Its long acronym, TIAA-CREF, stands for what sounds like a lofty purpose: Teachers Insurance and Annuity Association – College Retirement Equities Fund. Based in New York with origins dating back to the time of Andrew Carnegie, the 97-year-old company boasts that it is the United States’ largest retirement fund manager for professionals who work in the education, research, medical and cultural fields. And this is a “different” organization, according to TIAA-CREF, as it has worked on corporate social responsibility issues for over 40 years, has been named as one of the world’s most ethical companies and takes a “client-conscious approach” towards building revenue.
But this financial services firm, which manages over half a trillion dollars in pension funds, is known far differently in South America as for what some say has amounted to a massive “land grab” in Brazil. According to Grain, a small NGO that supports small farmers and social equality movements, TIAA-CREF has had a central role in a scheme that has acquired vast amounts of farmland across Brazil—even though the country has strict laws covering foreign investments in farmland.
According to an investigation led by Grain and a coalition of several other NGOs, TIAA-CREF has used a complex investment vehicle to ramp up its land holdings in Brazil. This separate fund, which TIAA-CREF operates in tandem with pension fund managers from Sweden and Canada, has purchased farmland throughout the Brazilian cerrado, a massive savannah-like region of 770,000 square miles. Over the past 30 years, the cerrado has largely evolved into industry-scale farms that now grow coveted crops such as soy, corn and cotton. Investment in the cerrado is one reason why Brazil, a net food importer in 1980, has become one of the world’s largest food exporters.
The rise in Brazilian agriculture, however, has also resulted in what critics call a massive “land grab,” during which many small farmers have been subjected to shady business practices and in turn lost their title and access to their land. Labor conflicts, environmental degradation and social ills have festered across the cerrado as political connections, falsified documents claiming title over land and forest and in the worst cases, death threats and even murder, have forced many families to leave land they had held for generations. The report issued by Grain accuses TIAA-CREF and one of its partners, the Brazilian sugar producer Cosan, of benefiting from this trend, and says their allegations are backed up by public documents and interviews with farmers who had been forced off their land.
TIAA-CREF and its investment partners have refused to disclose any information related these land purchases, but figures disclosed in its sustainability reports are aligned with the company’s growing interest in Brazilian agriculture. From just over 250,000 acres of farmland in 2012, its holdings have surged to over 630,000 acres by the beginning of this year. Meanwhile both Cosan and TIAA-CREF have declined to discuss the circumstances surrounding these transactions, and also refused to cooperate with a New York Times investigation. The researchers at Grain do not implicate TIAA-CREF or Cosan in the actual coercion of land titles. Instead, much of the land purchased was already cleared, some of it by Euclides de Carli, a businessman who has the reputation of being one of the most notorious land grabbers in all of Brazil.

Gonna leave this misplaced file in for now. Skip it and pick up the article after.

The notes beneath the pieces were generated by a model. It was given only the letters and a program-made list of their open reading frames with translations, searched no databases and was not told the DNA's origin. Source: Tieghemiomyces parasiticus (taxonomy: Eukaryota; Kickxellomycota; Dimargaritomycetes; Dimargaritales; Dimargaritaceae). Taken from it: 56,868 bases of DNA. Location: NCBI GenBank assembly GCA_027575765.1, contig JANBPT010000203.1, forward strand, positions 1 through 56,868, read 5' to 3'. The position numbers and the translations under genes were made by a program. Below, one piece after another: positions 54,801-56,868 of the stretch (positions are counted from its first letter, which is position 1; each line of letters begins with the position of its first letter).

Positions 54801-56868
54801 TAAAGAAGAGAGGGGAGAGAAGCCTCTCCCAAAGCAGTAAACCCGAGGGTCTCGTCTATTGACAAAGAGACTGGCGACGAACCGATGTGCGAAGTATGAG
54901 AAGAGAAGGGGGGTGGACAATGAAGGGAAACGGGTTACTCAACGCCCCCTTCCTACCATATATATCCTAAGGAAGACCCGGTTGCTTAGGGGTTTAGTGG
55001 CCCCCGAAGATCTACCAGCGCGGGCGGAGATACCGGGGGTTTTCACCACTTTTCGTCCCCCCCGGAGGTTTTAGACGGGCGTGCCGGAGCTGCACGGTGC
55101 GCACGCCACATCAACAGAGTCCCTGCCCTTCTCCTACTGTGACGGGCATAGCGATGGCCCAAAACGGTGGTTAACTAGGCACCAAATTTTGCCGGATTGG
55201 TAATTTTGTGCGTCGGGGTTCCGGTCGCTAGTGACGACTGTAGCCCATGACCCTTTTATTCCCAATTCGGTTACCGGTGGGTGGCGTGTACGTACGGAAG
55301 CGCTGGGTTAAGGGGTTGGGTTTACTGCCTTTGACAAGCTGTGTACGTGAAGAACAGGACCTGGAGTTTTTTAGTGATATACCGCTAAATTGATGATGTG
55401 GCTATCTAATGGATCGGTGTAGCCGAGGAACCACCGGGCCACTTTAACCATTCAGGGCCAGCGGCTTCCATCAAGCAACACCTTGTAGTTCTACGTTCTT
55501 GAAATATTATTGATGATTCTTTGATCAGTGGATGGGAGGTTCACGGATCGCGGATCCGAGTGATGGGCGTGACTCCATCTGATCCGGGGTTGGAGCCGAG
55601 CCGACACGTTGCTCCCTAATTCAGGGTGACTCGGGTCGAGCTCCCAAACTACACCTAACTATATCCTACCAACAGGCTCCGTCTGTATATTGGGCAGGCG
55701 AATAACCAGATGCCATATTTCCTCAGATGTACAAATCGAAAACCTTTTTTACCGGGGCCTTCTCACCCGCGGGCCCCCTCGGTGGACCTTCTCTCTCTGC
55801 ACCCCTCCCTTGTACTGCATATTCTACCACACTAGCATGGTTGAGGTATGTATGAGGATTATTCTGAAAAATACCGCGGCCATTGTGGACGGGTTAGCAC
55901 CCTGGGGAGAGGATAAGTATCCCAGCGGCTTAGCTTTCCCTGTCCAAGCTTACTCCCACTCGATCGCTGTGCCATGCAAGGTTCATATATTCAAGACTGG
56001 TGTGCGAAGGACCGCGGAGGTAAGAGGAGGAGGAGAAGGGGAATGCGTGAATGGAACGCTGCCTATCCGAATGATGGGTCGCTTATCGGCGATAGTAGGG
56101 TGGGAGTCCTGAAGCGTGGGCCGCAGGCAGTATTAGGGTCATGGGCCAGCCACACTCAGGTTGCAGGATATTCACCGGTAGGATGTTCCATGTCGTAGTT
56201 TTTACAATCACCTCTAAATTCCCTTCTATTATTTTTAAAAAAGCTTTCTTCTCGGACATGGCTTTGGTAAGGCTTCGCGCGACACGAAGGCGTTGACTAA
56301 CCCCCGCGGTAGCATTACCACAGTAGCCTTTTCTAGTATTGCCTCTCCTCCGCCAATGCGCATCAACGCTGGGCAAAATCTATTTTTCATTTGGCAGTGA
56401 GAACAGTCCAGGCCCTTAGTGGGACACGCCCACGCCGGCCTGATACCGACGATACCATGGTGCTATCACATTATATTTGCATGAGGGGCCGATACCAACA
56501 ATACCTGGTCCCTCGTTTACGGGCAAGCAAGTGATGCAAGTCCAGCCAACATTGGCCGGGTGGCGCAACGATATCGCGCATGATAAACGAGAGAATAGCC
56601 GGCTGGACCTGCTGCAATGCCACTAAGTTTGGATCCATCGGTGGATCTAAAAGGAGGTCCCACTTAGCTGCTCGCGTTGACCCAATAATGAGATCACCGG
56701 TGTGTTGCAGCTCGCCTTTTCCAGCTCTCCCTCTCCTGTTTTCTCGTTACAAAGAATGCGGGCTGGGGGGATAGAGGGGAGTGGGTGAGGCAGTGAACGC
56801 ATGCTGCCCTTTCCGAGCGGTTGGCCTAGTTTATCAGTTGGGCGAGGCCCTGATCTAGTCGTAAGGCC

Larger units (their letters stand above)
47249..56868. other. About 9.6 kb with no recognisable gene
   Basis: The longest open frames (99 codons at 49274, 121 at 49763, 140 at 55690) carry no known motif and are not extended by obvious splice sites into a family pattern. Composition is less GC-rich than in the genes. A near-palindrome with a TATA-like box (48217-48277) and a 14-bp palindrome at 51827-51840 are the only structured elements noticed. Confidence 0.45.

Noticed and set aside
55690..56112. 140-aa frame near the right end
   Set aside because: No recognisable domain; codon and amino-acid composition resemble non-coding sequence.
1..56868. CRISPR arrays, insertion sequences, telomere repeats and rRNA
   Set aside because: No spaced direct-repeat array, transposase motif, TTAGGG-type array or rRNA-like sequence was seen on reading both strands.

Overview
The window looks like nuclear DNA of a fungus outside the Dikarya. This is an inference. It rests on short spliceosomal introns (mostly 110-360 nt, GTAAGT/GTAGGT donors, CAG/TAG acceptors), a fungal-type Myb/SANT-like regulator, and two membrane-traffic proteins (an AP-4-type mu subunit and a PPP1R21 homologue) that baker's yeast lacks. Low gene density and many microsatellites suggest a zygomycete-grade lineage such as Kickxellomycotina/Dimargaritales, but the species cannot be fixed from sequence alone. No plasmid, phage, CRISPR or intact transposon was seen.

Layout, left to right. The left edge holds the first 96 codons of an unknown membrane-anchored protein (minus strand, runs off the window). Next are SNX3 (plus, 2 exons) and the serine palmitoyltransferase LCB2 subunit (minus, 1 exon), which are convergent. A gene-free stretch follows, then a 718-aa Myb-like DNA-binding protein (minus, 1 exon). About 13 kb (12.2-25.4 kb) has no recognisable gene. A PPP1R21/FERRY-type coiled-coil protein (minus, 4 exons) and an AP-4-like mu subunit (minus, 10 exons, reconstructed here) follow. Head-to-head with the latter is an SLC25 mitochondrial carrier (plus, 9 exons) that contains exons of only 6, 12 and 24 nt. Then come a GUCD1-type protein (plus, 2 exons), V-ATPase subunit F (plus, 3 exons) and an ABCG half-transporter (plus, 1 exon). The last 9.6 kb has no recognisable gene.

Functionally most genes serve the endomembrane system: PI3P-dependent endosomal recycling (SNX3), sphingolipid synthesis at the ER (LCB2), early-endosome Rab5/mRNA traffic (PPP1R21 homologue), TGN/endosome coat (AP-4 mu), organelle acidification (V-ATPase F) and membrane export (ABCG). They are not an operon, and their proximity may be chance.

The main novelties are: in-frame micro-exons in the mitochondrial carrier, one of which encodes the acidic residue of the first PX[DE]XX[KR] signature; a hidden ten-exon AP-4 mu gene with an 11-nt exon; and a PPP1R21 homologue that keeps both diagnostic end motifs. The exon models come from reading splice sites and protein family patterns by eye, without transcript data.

The report issued by Grain shows how the lack of transparency is threatening TIAA-CREF’s reputation. Claims of being a responsible company have been undermined by business dealings that may have violated the spirit of the law in Brazil while causing many people to leave their homes and lose their only source of income. “Small farmers and indigenous people in Brazil,” Grain’s report concludes, “are paying much too high a price to support the pension funds of workers in the US, Canada and Sweden.”
Image credit: Grain
Leon Kaye has written for 3p since 2010 and become executive editor in 2018. His previous work includes writing for the Guardian as well as other online and print publications. In addition, he's worked in sales executive roles within technology and financial research companies, as well as for a public relations firm, for which he consulted with one of the globe’s leading sustainability initiatives. Currently living in Central California, he’s traveled to 70-plus countries and has lived and worked in South Korea, the United Arab Emirates and Uruguay.
Leon’s an alum of Fresno State, the University of Maryland, Baltimore County and the University of Southern California's Marshall Business School. He enjoys traveling abroad as well as exploring California’s Central Coast and the Sierra Nevadas.